With Maadathy — An Unfairy Tale, Leena Manimekalai skewers the blindness of dominant castes to oppression
Maadathy is a story woven from the day-to-day lives of Puthirai Vannar women. Maadathy is also the name of one of the mother goddesses worshipped in rural Tamil Nadu.
Maadathy is a story woven from the day-to-day lives of Puthirai Vannar women.
Maadathy is also the name of one of the mother goddesses worshipped in rural Tamil Nadu.
Like many non-Vedic gods, her claim to divinity is through oppression.
Is Leena Manimekalai’s Maadathy “shattering,” “devastating” and thoroughly “harrowing” to watch? Yes, all of the above. But I’m attempting to steer clear of these trite phrases often used by writers to describe films on oppression by a society that is, one could argue, fairly immune to feeling rancour about injustice. Emotional currency might be what you trade in at the ticket counter. Cinema that deals in atrocities has an assembly-line fixture for invoking rage, indignation, heart-break and righteous retribution. As a writer, I find myself hoping that a reader’s eyes won’t glaze over when they see the familiar litany describing films on persecution.
I want to convince you that you must watch Maadathy — An Unfairy Tale. Not so that you can feel the shame and sense of emptiness that I did, but because these are stories that need to be known. The deliberate blindness of dominant castes to the fact that an entire sub-caste of Dalits’ sole purpose is believed to be invisible labour, can be held to account only by both filmmaker and audience. Maadathy is a story woven from the day-to-day lives of Puthirai Vannar women. Maadathy is also the name of one of the mother goddesses worshipped in rural Tamil Nadu. Like many non-Vedic gods, her claim to divinity is through oppression.
“Nobodies do not have gods, they are gods,” is Leena’s tagline. Fearsome village deities across the state tend to have origin stories that are a combination of myth — and often, tragedy. The lore around them is told within the framework of personal “encounters,” local legend and popular mythology. Leena’s film foregrounds a pattern: the history of these “nobodies.” Many of these vengeful guardian deities are testaments to caste and gender violence.
The lead character, Yosana, her mother hounded, humiliated and violated, her grandmother’s implacable grief — all take form in a terrifying and unforgiving being. Wilful blindness comes back to curse perpetrators and the ignorant equally. This being demands that we possess knowledge. Know who Puthirai Vannars are. Know their oppressors. Know that they are considered a slave-caste. Know that they are required to wash menstrual cloth, the garments of the deceased and bury the dead. Know that they are expected to stay hidden so that the sight of them doesn’t “defile” others. Know that women and adolescent girls are raped without consequence. Maadathy entirely takes away its viewer’s claim to rage. It flings our ignorance back at us as an indication of culpability.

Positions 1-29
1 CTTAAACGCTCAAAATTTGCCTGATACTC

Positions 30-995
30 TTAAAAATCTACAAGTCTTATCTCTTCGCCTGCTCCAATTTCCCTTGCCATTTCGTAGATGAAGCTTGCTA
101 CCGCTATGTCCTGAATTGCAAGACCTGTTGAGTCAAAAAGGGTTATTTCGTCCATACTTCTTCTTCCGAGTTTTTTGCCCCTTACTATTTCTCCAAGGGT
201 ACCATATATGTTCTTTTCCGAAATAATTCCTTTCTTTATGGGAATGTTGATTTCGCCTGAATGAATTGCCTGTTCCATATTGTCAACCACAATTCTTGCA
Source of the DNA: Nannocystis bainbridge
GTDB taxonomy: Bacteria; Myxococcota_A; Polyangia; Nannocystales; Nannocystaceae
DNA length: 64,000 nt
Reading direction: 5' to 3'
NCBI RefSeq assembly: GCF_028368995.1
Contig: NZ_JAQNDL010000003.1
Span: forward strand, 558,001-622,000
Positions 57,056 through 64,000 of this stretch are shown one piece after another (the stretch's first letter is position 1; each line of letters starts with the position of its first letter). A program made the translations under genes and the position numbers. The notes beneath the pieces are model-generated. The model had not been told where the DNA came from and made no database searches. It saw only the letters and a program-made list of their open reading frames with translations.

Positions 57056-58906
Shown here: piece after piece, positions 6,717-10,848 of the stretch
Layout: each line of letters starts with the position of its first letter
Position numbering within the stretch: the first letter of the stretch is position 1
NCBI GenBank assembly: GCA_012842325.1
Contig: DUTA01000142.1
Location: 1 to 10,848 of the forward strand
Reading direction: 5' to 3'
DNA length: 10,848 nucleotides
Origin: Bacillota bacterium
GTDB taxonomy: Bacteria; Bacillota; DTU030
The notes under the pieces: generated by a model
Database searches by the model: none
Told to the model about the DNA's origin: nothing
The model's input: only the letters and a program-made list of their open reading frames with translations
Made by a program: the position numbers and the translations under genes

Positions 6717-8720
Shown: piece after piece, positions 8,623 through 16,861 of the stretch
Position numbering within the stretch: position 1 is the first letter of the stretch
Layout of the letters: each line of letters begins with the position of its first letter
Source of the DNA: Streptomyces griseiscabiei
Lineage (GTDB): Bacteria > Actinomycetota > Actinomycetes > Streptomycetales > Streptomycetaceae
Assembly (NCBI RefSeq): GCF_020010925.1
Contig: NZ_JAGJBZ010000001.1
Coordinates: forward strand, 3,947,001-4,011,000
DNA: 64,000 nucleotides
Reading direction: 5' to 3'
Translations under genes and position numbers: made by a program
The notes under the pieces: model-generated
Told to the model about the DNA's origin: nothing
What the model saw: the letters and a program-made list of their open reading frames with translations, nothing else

This is a film made possible by the communities in question. The actors are Puthirai Vannars, Pallars and from Other Backward Castes such as the Nadars, who have a strong regional presence. So far the lives of Puthirai Vannars are poorly documented; that such a sub-caste even exists isn’t common knowledge. The film was shot in the Tirunelveli district, an area a large section of my family comes from. When Leena and I first spoke, I was taken aback. This was the first time I was hearing of them. Ignorance, besides being a privilege, re-establishes the forceful invisibilising of an entire community.
Leena spoke to me at length about community participation of the kind her film attempted: “Because it is cinema, we could see how role-reversals affect people. A Puthirai Vannar actor plays the village elder. One of the Puthirai Vannar characters was played by someone from the Pallar community. It was interesting to see how some of them came to terms with caste hierarchies, especially when they may have to play someone from a caste they considered beneath them. A few even left the project because they were unable to stomach it.” She sees “salvation” in art even though she believes that “caste is encoded in our genes”. But I’m not sure if there is anything such as redemption for generational, targeted violence.
Earlier this year, the film came up before the Regional Office in Chennai of the Central Board of Film Certification. The film was refused an Adults Only (A) certification on the grounds of “Religious Contempt, Nudity, Strong Language and Portrayal of a Minor Girl in Infatuation.” Unless the suggested heavy cuts were made, the RO refused to award the certification. Given that it was made with the intent to reflect the lives of the Puthirai Vannar community as closely as possible, the actors speak in the local Tamil dialect replete with colourful swearing. When violations are matter of daily occurrence, it shouldn’t be so surprising if harshness bleeds into everyday conversation. The demand to erase that to make it more “palatable” is an attempt at silencing. Rather than stand aside and let the facts be known, it attempts to sanitise only the evidence of oppression.
This August, a CBFC Tribunal in New Delhi overturned those cuts. Maadathy premiered at the Busan International Film Festival in October. On Monday, 11 November 2019, it had its India premier at the Kolkata Film Festival in Hall I of the iconic Nandan Theatre. Nandita Das released the teaser trailer a day before the screening, much to the filmmaker’s delight. With the (A) certificate finally granted, the film is set for a theatrical release soon. This film needs to be watched, urgently, but our collective outrage when watching it will be a pitiful offering.
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